We are happy to announce the publication of our work on modular hemicellulose production in Biotechnology for Biofuels, a leading (open-access!) journal for advancing the biological production of fuels, chemicals, and biomaterials. Here, we describe how enzymes from the cellulose synthase-like superfamily (found throughout the plant kingdom) can be assembled as modular parts (akin to LEGO bricks) to modulate their function and effects on eukaryotic cell growth.
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Despite rising interest in the engineering of polysaccharide-based biomaterials, relatively little is known about how plant hemicelluloses can be built and tailored in non-plant cell factories. Pichia pastoris is a promising host to study cellulose synthase-like A (CSLA; heteromannan synthases) and CSLC (xyloglucan synthase) activities but the functions of specific protein motifs and the impactContinue reading “New preprint on yeast bioengineering to produce modular plant hemicellulose”
We are happy to have contributed to a new publication that appeared in Science Advances on the February 10. This study unveils how jasmonate signaling is initiated in the korrigan1 (kor1) cellulose-deficient mutant, and multiple ways in which it can be complemented. The work was lead by Stefan Mielke in Debora Gasperini’s research group at IPB Halle.
Catalin Voiniciuc performed the cell wall analyses, and would like to acknowledge the valuable technical assistance of Christine Wagner and Bo Yang. The Science Advances study was originally available as a pre-print:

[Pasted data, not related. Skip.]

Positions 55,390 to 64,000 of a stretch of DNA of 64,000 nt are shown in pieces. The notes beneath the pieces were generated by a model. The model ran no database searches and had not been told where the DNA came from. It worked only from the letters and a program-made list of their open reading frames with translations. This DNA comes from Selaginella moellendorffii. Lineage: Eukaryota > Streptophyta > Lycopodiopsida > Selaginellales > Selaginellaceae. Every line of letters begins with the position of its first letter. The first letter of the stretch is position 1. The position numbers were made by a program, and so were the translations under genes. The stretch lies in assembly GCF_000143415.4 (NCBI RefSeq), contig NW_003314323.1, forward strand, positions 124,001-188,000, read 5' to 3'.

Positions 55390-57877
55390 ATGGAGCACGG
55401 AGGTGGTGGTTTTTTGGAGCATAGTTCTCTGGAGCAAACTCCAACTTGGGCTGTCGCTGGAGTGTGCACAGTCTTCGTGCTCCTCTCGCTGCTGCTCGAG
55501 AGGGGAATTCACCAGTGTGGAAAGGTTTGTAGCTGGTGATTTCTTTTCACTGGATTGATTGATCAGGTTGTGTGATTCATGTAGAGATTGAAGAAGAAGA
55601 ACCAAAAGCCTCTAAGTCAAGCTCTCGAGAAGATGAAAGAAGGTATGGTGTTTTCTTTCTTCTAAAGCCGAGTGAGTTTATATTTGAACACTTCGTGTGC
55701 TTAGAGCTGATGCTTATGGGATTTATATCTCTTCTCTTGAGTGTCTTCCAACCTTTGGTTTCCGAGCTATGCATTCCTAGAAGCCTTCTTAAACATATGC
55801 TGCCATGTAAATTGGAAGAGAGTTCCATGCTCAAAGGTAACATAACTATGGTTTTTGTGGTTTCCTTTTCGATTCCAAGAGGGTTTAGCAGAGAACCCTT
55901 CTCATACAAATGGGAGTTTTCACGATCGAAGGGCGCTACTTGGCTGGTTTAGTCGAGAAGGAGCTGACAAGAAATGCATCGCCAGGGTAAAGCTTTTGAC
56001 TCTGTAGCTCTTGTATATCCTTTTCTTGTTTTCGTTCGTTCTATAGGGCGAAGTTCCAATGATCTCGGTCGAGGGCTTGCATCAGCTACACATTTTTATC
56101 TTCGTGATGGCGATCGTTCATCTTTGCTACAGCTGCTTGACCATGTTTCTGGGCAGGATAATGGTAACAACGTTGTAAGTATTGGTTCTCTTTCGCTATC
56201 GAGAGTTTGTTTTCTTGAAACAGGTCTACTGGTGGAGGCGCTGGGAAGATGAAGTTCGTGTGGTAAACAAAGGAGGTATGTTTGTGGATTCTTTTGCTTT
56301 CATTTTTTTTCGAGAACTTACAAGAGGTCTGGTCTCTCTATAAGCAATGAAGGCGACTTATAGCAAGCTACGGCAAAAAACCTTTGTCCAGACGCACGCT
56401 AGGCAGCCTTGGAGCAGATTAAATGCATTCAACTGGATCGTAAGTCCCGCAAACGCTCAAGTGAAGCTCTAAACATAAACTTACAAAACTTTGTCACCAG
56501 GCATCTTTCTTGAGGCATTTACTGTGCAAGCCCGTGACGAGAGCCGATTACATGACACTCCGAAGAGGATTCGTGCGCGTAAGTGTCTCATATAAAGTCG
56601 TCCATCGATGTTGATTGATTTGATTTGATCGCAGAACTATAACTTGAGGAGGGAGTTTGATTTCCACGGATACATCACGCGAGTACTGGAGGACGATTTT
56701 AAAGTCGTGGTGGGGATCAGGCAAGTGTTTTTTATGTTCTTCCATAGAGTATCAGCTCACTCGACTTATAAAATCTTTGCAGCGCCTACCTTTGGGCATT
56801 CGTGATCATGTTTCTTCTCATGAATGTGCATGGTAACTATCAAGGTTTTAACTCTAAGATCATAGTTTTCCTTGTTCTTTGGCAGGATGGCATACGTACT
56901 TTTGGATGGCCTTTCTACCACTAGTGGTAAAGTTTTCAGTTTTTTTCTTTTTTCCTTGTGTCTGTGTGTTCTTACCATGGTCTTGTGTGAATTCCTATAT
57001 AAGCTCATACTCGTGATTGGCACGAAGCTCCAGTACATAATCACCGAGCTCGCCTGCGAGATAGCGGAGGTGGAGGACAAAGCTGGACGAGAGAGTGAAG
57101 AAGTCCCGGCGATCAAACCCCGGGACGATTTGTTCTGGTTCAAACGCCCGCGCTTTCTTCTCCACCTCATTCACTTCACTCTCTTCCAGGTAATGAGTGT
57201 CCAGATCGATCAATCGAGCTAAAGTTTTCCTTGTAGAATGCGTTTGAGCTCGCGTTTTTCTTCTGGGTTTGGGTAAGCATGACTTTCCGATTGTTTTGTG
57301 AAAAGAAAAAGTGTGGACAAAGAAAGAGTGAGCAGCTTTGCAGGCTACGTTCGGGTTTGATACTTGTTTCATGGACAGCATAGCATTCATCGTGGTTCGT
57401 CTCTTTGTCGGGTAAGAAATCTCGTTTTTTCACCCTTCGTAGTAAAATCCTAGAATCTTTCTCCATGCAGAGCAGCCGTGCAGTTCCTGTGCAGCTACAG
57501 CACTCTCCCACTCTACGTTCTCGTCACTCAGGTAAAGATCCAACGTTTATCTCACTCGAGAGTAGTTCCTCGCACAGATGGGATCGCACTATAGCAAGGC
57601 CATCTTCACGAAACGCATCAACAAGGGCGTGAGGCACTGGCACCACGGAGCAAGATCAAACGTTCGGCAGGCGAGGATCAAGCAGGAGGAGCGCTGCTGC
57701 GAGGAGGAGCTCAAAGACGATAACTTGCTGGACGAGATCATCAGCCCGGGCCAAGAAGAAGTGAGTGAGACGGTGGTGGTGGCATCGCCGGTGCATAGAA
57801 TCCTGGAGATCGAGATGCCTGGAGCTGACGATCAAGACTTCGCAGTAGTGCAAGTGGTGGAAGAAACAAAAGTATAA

February also marks the release of a correction to the Voiniciuc et al. (2018) Plant Physiology study of pectin biosynthetic enzymes. Unfortunately, there was an accidental mix-up of GAUT11 and another GAUT protein expressed at the same time. Catalin would like to thank the co-authors for reporting the problem affecting Figure 5 and Supplemental Figure 4A, and repeating the experiments. The corrigendum has addressed this issue and shows that the original results and conclusions that GAUT11 is a galacturonosyltransferase (GalAT) that elongates homogalacturonan (HG) are unaffected.
Our revised manuscript on the roles of branched xylan and heteromannan (previously available as a preprint) in controlling seed mucilage properties and early growth in salt stress has now been peer-reviewed.
A collaborative study of mannan polysaccharide production in wheat (Triticum aestivum) is now published in the journal Plant Science. Wheat-like polymers that normally accumulate in the developing endosperm of the grain were produced in two heterologous hosts by the expression of a single enzyme, TaCSLA12. Additional mannan-related genes were identified in the wheat endosperm but were not essential for making the polysaccharides in yeast. Moreover, a wheat-like mannan production in a glucomannan-deficient Arabidopsis thaliana triple mutant (csla2 csla3 csla9) did not alter the plant morphology.
Congratulations to our colleagues at INRAE (Nantes, France; who led the study), the Joint BioEnergy Institute (Berkeley, California), Rothamsted Research (UK), and Heinrich Heine University (Düsseldorf, Germany; where our experimental work was conducted).